Cells were cultured in the absence or presence of CM for 24 h, and then the culture media were replaced by fresh media for another 24 h. The cell culture supernatants were collected and analyzed using ELISA kits (R&D Systems, Minneapolis, MN) for human IL-1β, CCL5, CCL18, GM-CSF according to manufacturer’s instructions.

Immunoblotting and immunoprecipitation

For nuclear and cytoplasmic fractionation, cells were collected and fractionated using the NE-PER kit (Thermo Fisher Scientific, Waltham, MA) according to manufacturer’s instructions. For immunoprecipitation, cell lysates were mixed with specific antibodies and then pulled down by protein G-agarose beads. Samples were subjected to 10% SDS–PAGE before being transferred to PVDF membranes (MilliporeSigma). The membranes were blocked with 5% skim milk dissolved in Tris-buffered saline containing 0.05% Tween-20 followed by primary antibody incubation at 4 °C overnight. After washing, horseradish peroxidase-conjugated IgG antibodies were added, and the membranes allowed to incubate for 1 h. Western blot was visualized using a chemiluminescence detection kit (Advanstar, Cleveland, Ohio) and detected by EZ-capture MG protein imaging system (ATTO, Tokyo, Japan). Specific antibodies used include those against Myc-tag, Flag-tag and phosphotyrosine-STAT3 (MilliporeSigma); IκBα, p-IκBα, p65, p50, PARP, and E-cadherin (Cell Signaling Technology, Danvers, MA); STAT3, COX-2, GAPDH (Santa Cruz Biotechnology, Dallas, TX); and anti-CCL18 neutralizing antibody (Abcam, Cambridge, MA). The monoclonal antibody KU-32-52 to detect IL-32 was prepared as previously described [20]. The raw data of western blot results can be seen in Additional file 2.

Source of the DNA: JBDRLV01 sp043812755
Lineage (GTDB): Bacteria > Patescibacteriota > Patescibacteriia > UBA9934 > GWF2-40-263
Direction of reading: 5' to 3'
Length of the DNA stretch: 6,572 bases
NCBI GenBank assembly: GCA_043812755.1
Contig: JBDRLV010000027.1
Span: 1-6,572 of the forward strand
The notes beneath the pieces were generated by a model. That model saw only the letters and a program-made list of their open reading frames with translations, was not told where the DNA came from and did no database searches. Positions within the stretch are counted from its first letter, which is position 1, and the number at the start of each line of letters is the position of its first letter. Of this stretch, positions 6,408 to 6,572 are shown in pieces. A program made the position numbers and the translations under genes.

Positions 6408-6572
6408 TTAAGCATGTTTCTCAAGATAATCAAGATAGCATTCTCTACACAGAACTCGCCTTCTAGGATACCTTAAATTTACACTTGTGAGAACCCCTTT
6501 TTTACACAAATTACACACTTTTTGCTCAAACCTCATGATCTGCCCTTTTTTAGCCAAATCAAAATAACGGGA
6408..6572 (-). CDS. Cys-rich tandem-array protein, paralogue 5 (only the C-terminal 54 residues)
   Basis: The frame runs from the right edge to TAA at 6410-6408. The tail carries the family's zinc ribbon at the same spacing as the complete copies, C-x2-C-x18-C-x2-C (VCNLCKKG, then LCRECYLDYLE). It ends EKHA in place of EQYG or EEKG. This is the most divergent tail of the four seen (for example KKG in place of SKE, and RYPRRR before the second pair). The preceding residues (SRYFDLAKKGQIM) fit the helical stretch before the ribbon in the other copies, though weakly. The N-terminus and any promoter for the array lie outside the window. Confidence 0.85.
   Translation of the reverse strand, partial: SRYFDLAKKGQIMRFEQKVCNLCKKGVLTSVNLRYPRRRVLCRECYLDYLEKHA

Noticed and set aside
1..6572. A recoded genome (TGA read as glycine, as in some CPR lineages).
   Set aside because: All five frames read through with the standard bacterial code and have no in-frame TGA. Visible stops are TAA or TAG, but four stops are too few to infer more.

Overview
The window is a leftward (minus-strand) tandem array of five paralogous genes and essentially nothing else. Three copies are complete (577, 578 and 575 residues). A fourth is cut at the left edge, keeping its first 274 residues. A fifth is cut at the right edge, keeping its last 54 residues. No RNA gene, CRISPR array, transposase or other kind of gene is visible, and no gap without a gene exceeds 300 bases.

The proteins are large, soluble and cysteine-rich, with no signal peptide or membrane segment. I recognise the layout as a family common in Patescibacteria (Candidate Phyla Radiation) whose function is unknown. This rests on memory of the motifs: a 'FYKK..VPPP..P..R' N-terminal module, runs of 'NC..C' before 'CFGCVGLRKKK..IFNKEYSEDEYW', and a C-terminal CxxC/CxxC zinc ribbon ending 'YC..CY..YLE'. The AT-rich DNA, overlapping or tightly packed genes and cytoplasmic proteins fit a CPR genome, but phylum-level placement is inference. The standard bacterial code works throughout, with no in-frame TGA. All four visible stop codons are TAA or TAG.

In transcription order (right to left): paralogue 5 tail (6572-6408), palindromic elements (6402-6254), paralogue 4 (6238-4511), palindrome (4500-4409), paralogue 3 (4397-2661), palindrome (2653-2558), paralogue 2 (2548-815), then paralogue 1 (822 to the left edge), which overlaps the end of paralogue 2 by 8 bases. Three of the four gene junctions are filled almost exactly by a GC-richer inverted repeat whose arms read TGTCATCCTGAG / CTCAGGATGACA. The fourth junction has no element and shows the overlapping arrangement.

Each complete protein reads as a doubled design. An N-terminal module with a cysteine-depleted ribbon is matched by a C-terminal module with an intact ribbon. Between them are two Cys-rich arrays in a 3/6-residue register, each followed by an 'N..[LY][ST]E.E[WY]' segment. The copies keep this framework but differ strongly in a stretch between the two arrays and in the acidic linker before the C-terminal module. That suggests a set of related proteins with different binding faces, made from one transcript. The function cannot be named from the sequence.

Gelatin zymography

Cells (3 × 105 cells/well) were seeded in a 6-well plate, cultured overnight, and then treated with or without CM for 24 h. MMP-9 activity in the supernatant was assayed as previously described [21]. Gel staining was conducted with InstantBlue™ (MilliporeSigma) for 30 min in the dark. Areas of gelatinolytic degradation appeared as transparent bands on the blue background.